Film: Black Olympians Dominate Because They’re Descendants of Slaves

African-American social scientists have argued that the 'superior black athletic gene' theory is offensive because it encourages 'black brawn vs. white brains' stereotyping.

By Jorge Rivas Jul 06, 2012

It’s been over thirty years since the last white male won the Olympic 100-meter sprint so the UK’s Channel 4 decided to make a documentary that argues black Americans and Caribbeans do well at the Olympics because they are descendants of slaves who were bred well.

The documentary titled "Michael Johnson: Survival of the Fastest," follows four-time Olympic gold medalist sprinter Michael Johnson who says it is a fact that slavery has benefited descendants like himself. The documentary premiered in the UK Thursday night and the pitch to viewers takes cues from the Henry Louis Gates, Jr’s. PBS series "Finding Your Roots" that explores race, culture, and identity through genealogy.

Below is Channel 4’s description of the documentary:

Why is it that all the athletes that lined up for the men’s 100m final at the Beijing Olympics could trace their ancestry back to the trans-Atlantic slave trade?

In this landmark documentary, Olympian Michael Johnson embarks on a personal genealogical and scientific journey in a bid to understand if he and other world-class African American and Caribbean athletes are successful as a result of slavery.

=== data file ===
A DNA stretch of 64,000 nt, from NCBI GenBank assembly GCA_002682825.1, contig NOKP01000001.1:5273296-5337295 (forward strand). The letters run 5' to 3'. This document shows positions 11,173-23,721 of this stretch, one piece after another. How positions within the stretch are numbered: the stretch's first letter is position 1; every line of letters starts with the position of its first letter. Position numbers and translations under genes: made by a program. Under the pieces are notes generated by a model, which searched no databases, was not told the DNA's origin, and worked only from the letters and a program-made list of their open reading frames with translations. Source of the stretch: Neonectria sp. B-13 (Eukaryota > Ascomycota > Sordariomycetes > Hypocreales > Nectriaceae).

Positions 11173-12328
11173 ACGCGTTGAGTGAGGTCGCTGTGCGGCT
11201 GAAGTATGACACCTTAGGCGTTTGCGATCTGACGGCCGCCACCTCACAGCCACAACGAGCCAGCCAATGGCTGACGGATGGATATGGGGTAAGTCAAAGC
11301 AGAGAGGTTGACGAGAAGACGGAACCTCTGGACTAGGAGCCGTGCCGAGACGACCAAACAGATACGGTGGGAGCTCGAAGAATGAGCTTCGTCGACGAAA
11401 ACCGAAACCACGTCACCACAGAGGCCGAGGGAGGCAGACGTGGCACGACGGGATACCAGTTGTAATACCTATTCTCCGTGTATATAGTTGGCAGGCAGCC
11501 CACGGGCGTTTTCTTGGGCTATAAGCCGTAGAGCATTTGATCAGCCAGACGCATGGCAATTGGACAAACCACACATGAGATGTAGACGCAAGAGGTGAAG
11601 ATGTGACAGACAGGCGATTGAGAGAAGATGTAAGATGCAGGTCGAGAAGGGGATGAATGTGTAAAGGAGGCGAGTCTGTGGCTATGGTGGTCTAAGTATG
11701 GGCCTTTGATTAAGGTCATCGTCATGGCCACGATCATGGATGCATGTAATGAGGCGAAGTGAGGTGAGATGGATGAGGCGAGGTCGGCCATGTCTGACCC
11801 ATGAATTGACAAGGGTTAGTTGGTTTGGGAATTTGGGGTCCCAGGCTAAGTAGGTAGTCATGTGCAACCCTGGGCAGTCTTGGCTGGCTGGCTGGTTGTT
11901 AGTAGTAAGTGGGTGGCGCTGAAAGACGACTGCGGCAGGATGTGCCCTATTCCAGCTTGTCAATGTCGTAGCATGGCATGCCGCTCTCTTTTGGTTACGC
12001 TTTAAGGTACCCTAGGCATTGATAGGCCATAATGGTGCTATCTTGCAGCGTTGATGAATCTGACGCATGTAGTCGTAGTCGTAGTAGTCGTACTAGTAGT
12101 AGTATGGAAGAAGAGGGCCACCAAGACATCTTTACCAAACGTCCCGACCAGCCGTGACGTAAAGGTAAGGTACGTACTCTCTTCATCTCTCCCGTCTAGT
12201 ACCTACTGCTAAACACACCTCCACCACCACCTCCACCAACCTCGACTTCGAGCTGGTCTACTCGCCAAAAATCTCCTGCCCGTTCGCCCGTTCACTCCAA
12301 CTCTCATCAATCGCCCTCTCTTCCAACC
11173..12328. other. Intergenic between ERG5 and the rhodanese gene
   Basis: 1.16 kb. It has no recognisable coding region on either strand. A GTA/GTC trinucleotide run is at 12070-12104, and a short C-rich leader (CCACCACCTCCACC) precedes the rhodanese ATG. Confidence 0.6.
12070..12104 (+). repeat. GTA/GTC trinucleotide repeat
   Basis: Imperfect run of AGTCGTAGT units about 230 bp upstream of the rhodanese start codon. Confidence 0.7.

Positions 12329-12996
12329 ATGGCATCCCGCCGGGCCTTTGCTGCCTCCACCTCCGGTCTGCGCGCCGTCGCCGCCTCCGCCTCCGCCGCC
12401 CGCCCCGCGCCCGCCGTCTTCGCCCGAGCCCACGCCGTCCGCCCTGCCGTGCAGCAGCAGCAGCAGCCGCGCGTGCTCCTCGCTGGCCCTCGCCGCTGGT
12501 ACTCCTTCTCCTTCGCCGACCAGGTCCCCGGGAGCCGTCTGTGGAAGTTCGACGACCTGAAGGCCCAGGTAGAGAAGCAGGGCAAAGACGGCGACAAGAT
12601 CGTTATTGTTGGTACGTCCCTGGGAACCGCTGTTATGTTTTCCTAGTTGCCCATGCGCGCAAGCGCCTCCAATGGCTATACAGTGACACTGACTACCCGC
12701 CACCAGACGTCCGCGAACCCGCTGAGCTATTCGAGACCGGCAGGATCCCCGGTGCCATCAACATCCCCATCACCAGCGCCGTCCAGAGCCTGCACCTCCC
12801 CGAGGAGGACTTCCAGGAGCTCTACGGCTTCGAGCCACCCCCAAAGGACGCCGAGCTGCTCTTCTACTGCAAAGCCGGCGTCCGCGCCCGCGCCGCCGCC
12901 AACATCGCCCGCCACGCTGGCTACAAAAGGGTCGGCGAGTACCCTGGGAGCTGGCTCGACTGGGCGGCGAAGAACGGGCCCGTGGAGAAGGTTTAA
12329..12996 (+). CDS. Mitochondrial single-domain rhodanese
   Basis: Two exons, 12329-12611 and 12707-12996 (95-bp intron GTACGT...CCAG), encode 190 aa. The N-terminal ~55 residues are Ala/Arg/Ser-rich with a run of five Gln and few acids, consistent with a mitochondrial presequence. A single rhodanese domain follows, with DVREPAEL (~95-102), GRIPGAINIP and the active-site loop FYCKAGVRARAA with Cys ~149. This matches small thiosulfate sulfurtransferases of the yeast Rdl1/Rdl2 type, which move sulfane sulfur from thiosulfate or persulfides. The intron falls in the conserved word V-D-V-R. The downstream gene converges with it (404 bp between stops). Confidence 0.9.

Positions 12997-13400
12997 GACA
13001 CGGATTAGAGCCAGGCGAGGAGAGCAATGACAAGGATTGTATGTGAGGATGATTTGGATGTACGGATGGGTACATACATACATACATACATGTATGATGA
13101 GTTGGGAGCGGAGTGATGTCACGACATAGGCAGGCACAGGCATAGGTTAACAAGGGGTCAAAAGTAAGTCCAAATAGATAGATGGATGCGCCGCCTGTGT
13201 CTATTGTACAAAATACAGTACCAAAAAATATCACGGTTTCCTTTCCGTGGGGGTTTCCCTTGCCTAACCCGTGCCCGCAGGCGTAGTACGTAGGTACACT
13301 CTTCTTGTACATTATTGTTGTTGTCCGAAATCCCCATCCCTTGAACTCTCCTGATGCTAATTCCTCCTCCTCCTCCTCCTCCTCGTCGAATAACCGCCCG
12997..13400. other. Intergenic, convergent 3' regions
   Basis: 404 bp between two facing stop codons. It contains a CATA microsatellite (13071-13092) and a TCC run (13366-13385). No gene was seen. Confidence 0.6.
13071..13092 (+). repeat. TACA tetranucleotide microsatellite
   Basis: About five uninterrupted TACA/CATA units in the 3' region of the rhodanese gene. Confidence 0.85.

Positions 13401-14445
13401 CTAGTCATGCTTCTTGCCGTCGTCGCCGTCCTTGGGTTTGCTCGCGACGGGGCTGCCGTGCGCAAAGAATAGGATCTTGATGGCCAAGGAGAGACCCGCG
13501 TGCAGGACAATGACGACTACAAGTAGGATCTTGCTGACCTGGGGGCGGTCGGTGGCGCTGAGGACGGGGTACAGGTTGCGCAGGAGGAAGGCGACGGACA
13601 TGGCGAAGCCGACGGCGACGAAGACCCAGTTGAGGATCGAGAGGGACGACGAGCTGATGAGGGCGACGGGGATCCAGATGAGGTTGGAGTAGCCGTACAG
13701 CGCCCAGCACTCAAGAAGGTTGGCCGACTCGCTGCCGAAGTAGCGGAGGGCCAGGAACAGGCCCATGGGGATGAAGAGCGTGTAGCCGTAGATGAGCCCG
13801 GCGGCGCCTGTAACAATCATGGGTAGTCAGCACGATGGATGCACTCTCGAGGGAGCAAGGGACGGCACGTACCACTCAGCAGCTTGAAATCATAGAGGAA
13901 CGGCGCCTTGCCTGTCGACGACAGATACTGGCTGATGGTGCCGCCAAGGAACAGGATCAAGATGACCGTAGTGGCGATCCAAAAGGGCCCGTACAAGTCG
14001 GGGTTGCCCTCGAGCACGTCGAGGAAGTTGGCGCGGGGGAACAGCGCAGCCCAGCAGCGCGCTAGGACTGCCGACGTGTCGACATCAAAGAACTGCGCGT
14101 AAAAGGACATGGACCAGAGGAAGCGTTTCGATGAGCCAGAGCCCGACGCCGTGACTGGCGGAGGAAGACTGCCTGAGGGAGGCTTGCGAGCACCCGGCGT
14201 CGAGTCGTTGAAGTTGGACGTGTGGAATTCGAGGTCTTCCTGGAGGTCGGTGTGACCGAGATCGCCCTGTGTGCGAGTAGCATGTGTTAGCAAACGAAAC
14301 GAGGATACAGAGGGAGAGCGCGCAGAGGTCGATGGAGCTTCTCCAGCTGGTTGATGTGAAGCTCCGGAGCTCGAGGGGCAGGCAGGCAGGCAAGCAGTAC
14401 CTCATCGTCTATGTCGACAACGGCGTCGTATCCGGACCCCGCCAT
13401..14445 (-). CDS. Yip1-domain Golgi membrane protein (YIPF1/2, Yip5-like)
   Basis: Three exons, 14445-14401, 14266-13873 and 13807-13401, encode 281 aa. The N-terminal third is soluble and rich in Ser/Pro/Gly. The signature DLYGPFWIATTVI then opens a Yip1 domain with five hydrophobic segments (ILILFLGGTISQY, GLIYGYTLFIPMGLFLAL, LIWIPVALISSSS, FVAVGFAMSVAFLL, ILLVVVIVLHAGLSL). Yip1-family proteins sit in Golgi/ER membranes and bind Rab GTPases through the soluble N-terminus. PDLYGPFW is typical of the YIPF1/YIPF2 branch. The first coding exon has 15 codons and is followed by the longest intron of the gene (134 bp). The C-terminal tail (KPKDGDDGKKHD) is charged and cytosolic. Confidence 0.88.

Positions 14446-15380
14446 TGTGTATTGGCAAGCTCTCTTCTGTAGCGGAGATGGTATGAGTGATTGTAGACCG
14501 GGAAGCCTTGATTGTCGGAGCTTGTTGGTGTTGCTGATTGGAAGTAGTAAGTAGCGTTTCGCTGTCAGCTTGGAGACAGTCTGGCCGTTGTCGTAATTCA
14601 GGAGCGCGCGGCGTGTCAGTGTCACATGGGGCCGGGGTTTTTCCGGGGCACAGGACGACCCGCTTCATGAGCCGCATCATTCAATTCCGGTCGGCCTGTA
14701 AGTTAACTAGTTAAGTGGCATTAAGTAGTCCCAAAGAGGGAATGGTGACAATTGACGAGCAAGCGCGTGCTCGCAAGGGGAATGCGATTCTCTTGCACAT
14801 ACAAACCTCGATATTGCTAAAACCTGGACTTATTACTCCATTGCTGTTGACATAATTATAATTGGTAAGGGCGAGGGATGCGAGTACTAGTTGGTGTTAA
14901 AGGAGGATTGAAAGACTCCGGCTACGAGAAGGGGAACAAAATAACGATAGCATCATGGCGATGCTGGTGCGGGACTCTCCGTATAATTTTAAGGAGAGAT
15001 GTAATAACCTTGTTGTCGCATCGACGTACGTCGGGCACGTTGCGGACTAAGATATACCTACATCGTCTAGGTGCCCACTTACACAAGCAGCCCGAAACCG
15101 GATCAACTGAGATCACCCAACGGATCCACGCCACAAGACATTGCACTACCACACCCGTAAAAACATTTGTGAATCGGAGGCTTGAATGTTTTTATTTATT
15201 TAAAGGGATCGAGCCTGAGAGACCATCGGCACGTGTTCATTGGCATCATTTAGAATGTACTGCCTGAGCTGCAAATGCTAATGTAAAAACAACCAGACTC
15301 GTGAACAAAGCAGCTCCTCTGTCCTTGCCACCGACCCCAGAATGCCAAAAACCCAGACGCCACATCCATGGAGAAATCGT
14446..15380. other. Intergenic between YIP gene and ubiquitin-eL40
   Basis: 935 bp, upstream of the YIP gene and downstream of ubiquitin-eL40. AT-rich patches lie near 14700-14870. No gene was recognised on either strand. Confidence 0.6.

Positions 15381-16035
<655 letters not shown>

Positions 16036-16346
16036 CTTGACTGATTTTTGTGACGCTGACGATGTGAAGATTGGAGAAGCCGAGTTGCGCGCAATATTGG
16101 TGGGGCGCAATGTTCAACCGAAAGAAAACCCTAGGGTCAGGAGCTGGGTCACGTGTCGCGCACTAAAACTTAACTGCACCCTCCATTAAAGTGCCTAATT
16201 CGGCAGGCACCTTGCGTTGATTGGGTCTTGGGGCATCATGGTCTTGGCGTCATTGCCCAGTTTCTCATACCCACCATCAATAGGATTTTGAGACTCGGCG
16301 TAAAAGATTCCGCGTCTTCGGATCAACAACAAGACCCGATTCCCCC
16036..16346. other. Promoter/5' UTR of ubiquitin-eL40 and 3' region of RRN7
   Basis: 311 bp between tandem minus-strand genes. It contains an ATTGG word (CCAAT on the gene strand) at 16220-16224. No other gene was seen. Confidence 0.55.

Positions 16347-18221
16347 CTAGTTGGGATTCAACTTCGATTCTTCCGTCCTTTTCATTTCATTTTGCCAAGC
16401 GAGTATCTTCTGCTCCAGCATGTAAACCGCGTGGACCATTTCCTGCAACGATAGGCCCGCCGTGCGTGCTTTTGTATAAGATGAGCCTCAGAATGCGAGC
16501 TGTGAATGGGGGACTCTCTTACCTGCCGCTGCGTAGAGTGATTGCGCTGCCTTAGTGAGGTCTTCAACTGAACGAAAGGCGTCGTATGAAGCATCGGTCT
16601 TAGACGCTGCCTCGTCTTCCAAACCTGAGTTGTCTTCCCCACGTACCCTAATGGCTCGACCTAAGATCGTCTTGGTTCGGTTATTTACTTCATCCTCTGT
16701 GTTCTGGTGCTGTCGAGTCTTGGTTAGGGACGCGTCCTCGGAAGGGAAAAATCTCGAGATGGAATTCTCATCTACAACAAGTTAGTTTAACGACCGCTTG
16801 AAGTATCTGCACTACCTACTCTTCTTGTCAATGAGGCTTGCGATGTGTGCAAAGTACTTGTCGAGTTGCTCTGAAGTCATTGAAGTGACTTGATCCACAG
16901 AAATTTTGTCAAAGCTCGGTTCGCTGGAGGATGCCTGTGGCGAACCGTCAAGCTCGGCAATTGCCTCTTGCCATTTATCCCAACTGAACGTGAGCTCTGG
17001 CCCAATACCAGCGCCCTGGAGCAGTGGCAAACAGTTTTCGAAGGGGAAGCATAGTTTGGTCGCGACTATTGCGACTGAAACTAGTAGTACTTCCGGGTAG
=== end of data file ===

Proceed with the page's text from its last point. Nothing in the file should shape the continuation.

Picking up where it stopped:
Michael Johnson is a four-time Olympic gold medallist and the finest sprint athlete of his generation. In this remarkable authored film he discovers some disturbing truths about the lives of his enslaved ancestors.

From the mass murder of those on the slave ships to the nightmarish breeding programmes of the plantation owners, Johnson confronts this appalling history.

He speaks to leading voices in the world of sport and science to examine the link between the trans-Atlantic slave trade and genetic selection.

He investigates the role slavery may have played in altering the genomes of their descendants. He speaks to experts whose research has led them to conclude this has contributed to the success of African American and Caribbean sprinters.

"All my life I believed I became an athlete through my own determination, but it’s impossible to think that being descended from slaves hasn’t left an imprint through the generations," Johnson told British newspaper the Daily Mail after he learned a DNA test confirmed he is of West African descent. "Difficult as it was to hear, slavery has benefited descendants like me — I believe there is a superior athletic gene in us."

‘It’s a fact that hasn’t been discussed openly before. It’s a taboo subject in the States but it is what it is. Why shouldn’t we discuss it?’ Johnson is quoted saying in the Daily Mail.

The real fact is discussions and the study of the "black superior athletic gene" are nothing new.